I remember my mum cooked it in soup plain with just garlic & seasoning. It was very sweet, so nice…but we drank all the soup and left the veg behind – not much taste anymore, all gone into the soup. I wonder if I cook it like that today, whether it will still be as nice. Somehow, it did seem sweeter in the good ol’ days… 😦
Cangkuk manis, I like the name 😉
It’s sweet (manis) and cangkuk means grafting – I think that stems from the fact that you just stick the cutting of the stalks into the ground to plant it. So easy.
Love mani chai cooked this way. I like belacan with mine too.
Selamat Hari Gawai.
Yes, or with hay bee. Selamat Hari Gawai to you too…
That’s the way I cooked the mani chai but minus the chilli. I like mine tear into tiny bits too..but in pan mien, I notice they didn’t tear at all and find it hard to chew and swallow. Oh boy, the fish and cincaluk, just this, I can assure you I will have a good appetit.
Not a fan of pan mien especially the soup, ok with the dry version. At least, they do not give so much so not all that much to chew. Ya…with the cincaluk, sure will have a second helping of rice one… Bad, bad!!! 😀
Simple but truly enough… like the combination a lot… cucumber with sambal.. best! Agree with Merryn… sure you will do good justice to the sauce you received.. will be looking out for your dish!
I must say that I enjoy meals such as this a lot more than what I can get at many stalls and shops outside.
Now that I see that vegetable more clearly, I can confirm that it is what I know as cekor manis. My dad has some in the garden I think and he likes to put it in his Maggi mee. I have not eaten it for a long time. If I do see it at the supermarket, I’ll be sure to buy and try the way you cook it. But wow, so much work to tear all those leaves to smaller pieces!
Yes, a real chore…and I hate how the bits would stick to the fingers. No choice though, this veg is not as nice if not torn like this.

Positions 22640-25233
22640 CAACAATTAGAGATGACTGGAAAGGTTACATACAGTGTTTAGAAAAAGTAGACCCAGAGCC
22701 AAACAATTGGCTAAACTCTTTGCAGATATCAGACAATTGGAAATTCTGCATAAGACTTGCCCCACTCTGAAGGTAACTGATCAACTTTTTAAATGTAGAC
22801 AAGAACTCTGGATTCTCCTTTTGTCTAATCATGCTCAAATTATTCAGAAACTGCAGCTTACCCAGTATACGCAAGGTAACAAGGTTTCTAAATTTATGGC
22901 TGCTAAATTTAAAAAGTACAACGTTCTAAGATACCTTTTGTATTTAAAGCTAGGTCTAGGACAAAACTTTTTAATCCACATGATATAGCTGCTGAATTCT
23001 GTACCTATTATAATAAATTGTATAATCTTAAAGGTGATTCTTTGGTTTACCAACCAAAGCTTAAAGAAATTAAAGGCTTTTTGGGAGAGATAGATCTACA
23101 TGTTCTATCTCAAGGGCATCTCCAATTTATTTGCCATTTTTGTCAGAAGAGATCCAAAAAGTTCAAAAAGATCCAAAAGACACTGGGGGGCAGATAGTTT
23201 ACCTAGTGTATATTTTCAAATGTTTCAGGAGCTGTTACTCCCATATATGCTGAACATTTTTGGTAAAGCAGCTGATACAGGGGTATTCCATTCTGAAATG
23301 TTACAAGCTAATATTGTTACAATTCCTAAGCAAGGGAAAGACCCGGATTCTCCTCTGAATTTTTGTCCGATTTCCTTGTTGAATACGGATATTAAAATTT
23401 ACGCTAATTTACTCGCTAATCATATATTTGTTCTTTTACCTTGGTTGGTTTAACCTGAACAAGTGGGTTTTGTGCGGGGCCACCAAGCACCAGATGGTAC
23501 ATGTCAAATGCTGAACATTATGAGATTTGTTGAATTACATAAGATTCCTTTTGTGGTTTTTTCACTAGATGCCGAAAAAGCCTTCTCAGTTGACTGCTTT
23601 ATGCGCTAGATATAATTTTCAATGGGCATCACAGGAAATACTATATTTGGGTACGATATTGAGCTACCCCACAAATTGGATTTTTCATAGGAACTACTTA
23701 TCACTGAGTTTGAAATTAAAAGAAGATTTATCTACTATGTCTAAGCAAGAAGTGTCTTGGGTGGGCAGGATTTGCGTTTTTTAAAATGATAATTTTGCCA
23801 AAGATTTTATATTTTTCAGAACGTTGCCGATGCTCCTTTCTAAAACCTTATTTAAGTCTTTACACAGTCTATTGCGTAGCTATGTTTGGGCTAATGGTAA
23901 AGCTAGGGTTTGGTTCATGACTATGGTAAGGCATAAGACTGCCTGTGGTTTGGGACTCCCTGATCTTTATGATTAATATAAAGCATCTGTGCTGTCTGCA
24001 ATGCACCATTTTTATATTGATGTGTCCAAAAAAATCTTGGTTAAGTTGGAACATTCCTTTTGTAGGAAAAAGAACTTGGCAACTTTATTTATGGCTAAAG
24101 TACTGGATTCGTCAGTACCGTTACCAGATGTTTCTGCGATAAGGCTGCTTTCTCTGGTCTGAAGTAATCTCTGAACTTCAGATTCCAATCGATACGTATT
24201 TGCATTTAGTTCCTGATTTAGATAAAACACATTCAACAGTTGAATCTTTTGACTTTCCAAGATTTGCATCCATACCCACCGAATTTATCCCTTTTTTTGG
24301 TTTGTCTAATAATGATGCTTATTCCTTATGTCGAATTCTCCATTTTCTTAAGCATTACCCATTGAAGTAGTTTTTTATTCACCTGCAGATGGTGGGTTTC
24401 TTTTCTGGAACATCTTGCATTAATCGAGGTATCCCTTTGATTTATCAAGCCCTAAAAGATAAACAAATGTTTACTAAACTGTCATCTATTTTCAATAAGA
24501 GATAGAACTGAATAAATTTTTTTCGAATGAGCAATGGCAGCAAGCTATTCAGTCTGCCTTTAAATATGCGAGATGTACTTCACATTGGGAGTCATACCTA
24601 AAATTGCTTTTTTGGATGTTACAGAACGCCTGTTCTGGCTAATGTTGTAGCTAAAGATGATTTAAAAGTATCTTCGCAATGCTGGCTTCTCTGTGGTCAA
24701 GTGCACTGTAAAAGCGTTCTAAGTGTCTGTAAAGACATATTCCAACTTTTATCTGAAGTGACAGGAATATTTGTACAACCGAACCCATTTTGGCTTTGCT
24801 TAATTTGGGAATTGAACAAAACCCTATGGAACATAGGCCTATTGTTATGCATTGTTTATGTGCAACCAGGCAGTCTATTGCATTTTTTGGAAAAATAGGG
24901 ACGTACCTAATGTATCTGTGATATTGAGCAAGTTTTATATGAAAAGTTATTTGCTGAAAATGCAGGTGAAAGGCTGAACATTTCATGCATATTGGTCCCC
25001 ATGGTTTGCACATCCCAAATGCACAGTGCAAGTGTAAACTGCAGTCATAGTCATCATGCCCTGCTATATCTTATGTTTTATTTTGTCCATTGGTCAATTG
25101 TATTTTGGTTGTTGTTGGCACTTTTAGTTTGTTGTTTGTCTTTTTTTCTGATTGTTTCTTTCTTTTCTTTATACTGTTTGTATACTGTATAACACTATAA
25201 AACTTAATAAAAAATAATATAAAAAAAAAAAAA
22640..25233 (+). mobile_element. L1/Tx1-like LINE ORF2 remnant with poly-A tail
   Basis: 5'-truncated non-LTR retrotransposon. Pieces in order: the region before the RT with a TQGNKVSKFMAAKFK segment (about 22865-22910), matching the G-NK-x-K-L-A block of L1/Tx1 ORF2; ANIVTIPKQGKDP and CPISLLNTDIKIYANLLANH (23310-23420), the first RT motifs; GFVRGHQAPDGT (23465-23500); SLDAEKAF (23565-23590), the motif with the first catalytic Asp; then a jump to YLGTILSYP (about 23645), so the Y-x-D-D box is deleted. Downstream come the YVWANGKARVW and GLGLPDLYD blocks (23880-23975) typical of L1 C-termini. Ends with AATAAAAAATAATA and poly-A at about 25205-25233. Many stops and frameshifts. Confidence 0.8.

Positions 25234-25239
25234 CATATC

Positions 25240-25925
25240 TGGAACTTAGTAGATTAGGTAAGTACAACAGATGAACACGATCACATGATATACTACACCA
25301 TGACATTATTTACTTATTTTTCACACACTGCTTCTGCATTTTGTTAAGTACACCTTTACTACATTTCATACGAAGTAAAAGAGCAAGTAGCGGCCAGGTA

love these simple home cooked food!
Yes, a welcome change from what one gets outside…and more often than not, nicer too.
what time ? i am coming over
i like looking at your cangkuk photos and recipes … it’s exactly the sort of leafy vegetable that’s my favourite genre of veggies, heheh 🙂
Good for the system, must eat more. 😉
Home cook foods is always the best…
Couldn’t agree more.
Cangkuk telur… my favourite dish. Happy holiday!
Lakia chai, i love it, but i don’t know how to cook. I heard from my mum, have to use a lot oil in order to cook a nice one. Yours do look easy. Usually we don’t tear it, just cook it and i am ok with it.
Yes, about the stem! My grandma use it as “rotan” to cane me when i am naughty! hahahahhahahahha!!!!
Hahahahahahaha!!! You were a bad little girl hor!!! I didn’t get those…but my mum always had a cane in the house and used that very generously. 😀
Do you know if those zi char that cook manicai put in lard? I usually taste a distinctive taste with the manicai cooked outside compared to home-cooked ones and I speculate it is attributed to lard.
That’s possible. In my growing up years, my mum would cook everything using lard – she had a pot of it ready for use. That was why her tossed noodles (mee kua) tasted much nicer than what I would be able to dish out myself. I hear you can buy lard from the sellers these days – no need to but the fat and melt your own.
For one thing, there, the dish is served piping hot, straight from the wok – of course, it will be much nicer…plus they use a lot more oil (you can see it glistening in the snapshots) and msg. I’m cutting down on those these days,
Ok I must try cooking the cangkuk manis this way. Over here the cangkuk manis not so popular and normally one would see them being used in pan mee only.
By the way, your fried fish look absolutely gorgeous!!
Perfectly done, eh? Hehehehehehe!!!! We used to fry till really crispy, could eat the bones – Melissa liked it that way but I thought it wasn’t that nice anymore. Thankfully, she has outgrown that so we can fry it properly now.